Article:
Advertising Experiments Take a Backseat for Now
As the news continues to pour in and the news media works hard to sell their wares (meaning the more terrible the news the more people pay attention) there are more victims to be counted in the carnage. This time the targets are the ‘darlings’ of the new world advertising and marketing including web video, mobile phones, gaming and virtual worlds. The Wall Street Journal takes a look at how some companies who once were putting as much as 10% of their ad budgets there (Chrysler) and their new tolerance of 5% for this kind of marketing.
I know I will probably ruffle a few feathers here but I don’t see this as such a big deal because I believe that most of the ‘success’ of these mediums has been more hype than reality. The article points out that the main reasons that what is really happening is the fact that advertisers are less likely to throw money at something that there is little proof of real returns, “Areas like mobile, virtual worlds and widgets are expected to be hit particularly hard, as it remains unclear what kind of impact ads in these media have.”
Since we internet marketers love to talk about what is cool and happening and what the next big thing is the industry tends toward hyperbole far too often. Hype exceeds reality in this space by a few years at a minimum. When people are forced to look at things with more discerning eyes the shine comes off of these new areas pretty quickly. Who can argue with Peter Kim, Senior Partner at Dachis which advises the likes of Johnson & Johnson on marketing strategies when he says:
“When we get into the need to drive results, you can’t spend money on the experiments and hope to keep your job and get your sales goals.”
That’s just reality talking and I believe that oftentimes the internet marketing world checks reality at the door and thinks cool outranks smart. It doesn’t matter what market you are in, when you throw away money on unproven (and sometimes just plain speculative) marketing options you are being irresponsible. Accountability in the financial markets is an important subject these days. How about accountability in marketing?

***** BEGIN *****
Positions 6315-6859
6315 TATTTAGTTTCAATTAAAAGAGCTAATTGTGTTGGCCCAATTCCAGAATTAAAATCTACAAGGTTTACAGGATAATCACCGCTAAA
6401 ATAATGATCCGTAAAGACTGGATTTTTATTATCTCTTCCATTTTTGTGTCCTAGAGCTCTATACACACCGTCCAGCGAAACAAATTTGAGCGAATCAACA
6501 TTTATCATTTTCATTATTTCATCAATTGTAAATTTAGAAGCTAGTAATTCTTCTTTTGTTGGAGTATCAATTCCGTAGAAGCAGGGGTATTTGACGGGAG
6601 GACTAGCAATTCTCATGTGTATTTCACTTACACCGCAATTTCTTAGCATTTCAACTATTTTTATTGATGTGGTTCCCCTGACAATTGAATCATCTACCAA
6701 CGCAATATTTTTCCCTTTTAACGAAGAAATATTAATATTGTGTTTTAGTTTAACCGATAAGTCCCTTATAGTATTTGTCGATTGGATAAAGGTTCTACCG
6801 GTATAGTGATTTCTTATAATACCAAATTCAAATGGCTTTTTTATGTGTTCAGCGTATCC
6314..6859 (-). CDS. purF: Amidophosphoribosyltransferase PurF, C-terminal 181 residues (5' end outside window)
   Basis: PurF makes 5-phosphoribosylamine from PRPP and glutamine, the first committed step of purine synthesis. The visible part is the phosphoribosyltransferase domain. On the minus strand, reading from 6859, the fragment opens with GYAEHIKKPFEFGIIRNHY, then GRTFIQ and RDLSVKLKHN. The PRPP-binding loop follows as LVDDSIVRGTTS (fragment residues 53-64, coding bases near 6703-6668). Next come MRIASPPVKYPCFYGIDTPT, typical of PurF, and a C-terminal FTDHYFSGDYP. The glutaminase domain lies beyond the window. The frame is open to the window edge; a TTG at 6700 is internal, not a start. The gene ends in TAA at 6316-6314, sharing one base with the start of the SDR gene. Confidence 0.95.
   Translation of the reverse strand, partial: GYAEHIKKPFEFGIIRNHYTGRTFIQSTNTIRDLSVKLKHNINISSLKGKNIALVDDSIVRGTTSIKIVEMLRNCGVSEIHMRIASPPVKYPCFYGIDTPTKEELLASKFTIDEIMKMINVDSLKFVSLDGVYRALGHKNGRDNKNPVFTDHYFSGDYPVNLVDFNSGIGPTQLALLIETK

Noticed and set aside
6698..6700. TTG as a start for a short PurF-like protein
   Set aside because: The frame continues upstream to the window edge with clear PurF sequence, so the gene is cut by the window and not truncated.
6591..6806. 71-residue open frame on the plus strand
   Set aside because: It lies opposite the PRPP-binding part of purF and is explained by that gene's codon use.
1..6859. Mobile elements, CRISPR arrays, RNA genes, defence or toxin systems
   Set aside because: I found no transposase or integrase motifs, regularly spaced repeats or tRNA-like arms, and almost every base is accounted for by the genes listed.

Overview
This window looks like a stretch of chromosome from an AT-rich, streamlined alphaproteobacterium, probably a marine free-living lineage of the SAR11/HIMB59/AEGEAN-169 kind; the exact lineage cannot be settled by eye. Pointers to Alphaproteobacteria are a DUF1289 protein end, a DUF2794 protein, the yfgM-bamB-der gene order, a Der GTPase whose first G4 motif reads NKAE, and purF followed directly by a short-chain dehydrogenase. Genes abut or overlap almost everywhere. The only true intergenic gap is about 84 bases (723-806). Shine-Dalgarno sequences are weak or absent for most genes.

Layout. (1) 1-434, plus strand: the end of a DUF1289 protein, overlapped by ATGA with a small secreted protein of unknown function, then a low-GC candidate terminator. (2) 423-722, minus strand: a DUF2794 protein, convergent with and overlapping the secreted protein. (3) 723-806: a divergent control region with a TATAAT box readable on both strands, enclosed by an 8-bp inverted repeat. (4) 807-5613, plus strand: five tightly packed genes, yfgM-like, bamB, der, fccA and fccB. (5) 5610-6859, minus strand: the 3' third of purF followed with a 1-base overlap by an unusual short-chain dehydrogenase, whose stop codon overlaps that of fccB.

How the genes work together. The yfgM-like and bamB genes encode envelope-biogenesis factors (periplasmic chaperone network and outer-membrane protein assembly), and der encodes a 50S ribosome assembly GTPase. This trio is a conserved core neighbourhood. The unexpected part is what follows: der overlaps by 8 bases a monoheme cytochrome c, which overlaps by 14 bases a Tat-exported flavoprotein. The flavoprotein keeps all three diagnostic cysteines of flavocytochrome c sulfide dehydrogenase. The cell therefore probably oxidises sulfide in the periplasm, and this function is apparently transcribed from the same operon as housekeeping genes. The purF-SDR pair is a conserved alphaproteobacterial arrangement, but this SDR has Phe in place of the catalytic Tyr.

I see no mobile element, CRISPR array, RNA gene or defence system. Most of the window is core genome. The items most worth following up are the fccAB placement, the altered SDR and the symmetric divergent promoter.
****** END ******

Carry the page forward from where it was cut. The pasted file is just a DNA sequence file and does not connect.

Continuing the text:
Aside from the effect of less spending there may be another consequence of this slowdown which will be consolidation in the already ‘boutiquey’ world of these experimental advertising vehicles. Investment in these kinds of companies will slow. This all comes together as a ‘perfect storm’ of difficult factors for this industry that is trying to tap into the tremendous ‘potential’ that may need to be redefined anyway. Realistic projections would be interesting to see versus the hype we see all the time.
To wrap up, Larry Bettino, a general partner at StarVest Partners, a New York based investment fund says, “The assumption that eyeballs would generate ad revenue is no longer valid. Many firms won’t be able to survive what is going to be a much more difficult environment.” What I take away from that is that is that we should be concentrating on the elements of online marketing that work. While it sounds very plain vanilla and not so exciting, search marketing is hard to argue with even the dollars are getting tighter. There is nothing wrong with getting back to basics even in the ‘new world economy’.